Chinese 405 and 406 are a two-term sequence constituting the third year of the Chinese program. All four basic skills – reading, writing, listening, and speaking – are stressed, but the most time is devoted to learning to read various styles of modern Chinese, including fiction, essays, and documentary and journalistic materials. (Students who want more spoken language work are encouraged to enroll also for Chinese 378, ADVANCED SPOKEN CHINESE). Readings are selected from a large variety of textbook and non-textbook materials, most of them in course pack form. (Baxter)
452. Literary Chinese. Chinese 202 or 362. (4). (Excl).
This course is a continuation of the introductory term of literary Chinese. We continue to read in a variety of texts covering all premodern periods. Further practice is aimed at improving understanding of the structure of literary Chinese, introductory practice in dictionaries and other aids to interpretation, better familiarity with important grammatical particles. Supplementary areas of concern include policies and problems in using literary Chinese in research, problems of translation, and the general evolution of styles in the literary tradition. (DeWoskin)
462. Readings in Modern Chinese. Chinese 461 or equivalent. (5). (Excl).
This course is continuation of Chinese 461. In addition to building vocabulary we will concentrate on improving reading ability with the aim of allowing students to read original materials with less reliance on a dictionary. Students will also practice discussion on the readings in Chinese. Readings will be chosen from a variety of sources, depending partly on the interests of the students. They will include 20th century fiction and essays on various topics from both Taiwan and Mainland China. There will be frequent translation and composition assignments. The class will be conducted largely in Chinese. (Shaw)
472. Traditional Chinese Drama and Fiction in Translation. No knowledge of Chinese required. (3). (HU).
This course is a continuation of Chinese 471 from the 13th century to the end of the imperial period (1911), but unlike Chinese 471, it will take as its primary focus the development of fiction and drama in the time period covered and the growth of Chinese literature using the vernacular language. The student will read and discuss selections from a number of major plays and novels as well as examples of shorter fiction and drama in their entirety. Minor genres intermediate between fiction and drama, as well as the representation of ordinary life in prose and autobiography will also be examined. Course requirements are two short papers, a midterm, and a final exam. Required texts include CHINESE THEATER IN THE DAYS OF KUBLAI KHAN, THE PEACH BLOSSOM FAN, TRADITIONAL CHINESE PLAYS (vol. 2), SIX CHAPTERS OF A FLOATING LIFE, and THE STORY OF THE STONE (vol. 1), together with a wide variety of materials in course pack form. (Rolston)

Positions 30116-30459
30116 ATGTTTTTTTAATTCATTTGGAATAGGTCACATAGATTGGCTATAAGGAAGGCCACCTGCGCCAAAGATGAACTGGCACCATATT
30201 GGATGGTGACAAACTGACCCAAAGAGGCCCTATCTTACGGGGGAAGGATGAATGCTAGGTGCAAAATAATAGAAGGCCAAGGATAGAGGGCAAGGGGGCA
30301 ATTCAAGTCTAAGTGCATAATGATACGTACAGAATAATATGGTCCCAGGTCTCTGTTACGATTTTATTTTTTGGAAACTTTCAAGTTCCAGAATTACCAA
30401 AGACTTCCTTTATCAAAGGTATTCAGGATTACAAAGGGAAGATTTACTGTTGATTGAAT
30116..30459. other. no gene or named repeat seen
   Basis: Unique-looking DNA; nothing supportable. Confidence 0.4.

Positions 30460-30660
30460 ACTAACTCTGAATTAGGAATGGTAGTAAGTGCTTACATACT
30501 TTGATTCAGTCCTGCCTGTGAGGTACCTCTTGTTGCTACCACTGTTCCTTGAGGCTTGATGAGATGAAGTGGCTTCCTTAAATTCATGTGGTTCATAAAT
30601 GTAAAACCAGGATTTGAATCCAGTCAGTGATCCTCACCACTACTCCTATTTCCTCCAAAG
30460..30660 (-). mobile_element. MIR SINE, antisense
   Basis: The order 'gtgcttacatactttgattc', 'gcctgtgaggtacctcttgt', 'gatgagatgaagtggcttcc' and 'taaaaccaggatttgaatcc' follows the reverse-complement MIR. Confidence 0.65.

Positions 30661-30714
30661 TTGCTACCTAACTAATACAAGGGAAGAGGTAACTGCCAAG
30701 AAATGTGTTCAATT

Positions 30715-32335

473. Twentieth-Century Chinese Literature in Translation. No knowledge of Chinese required. (3). (HU).
This introduction to modern Chinese literature is designed for anyone with an interest in China or in fiction from a non-Western culture. While no previous exposure to China or the Chinese language is assumed or required, the course should be especially interesting to those who have studied Chinese history or language and wish to approach the culture from another perspective. This class will balance two divergent and sometimes contradictory concerns: the view of Chinese culture and society provided by fiction, and the more literary goal of appreciating and understanding good stories. Class discussion will play an important role in the process. Readings will be selected with consideration for their place in literary history and for their literary merit. They will range from the traditional-style novel THE TRAVELS OF LAO TS'AN (1904-07) to the provocative contemporary novel STONES OF THE WALL (1980). Works by China's most famous modern writer Lu Xun, and other writers of the 1930's such as Ding Ling, Shen Congwen and Lao She will be included, as well as more recent works from both Taiwan and Mainland China. Readings will involve about a novel per week. A short midterm paper and a term paper are required. (Shaw)
475/Asian Studies 475/Hist. of Art 487/RC Hums. 475/Philosophy 475. The Arts and Letters of China. (4). (HU).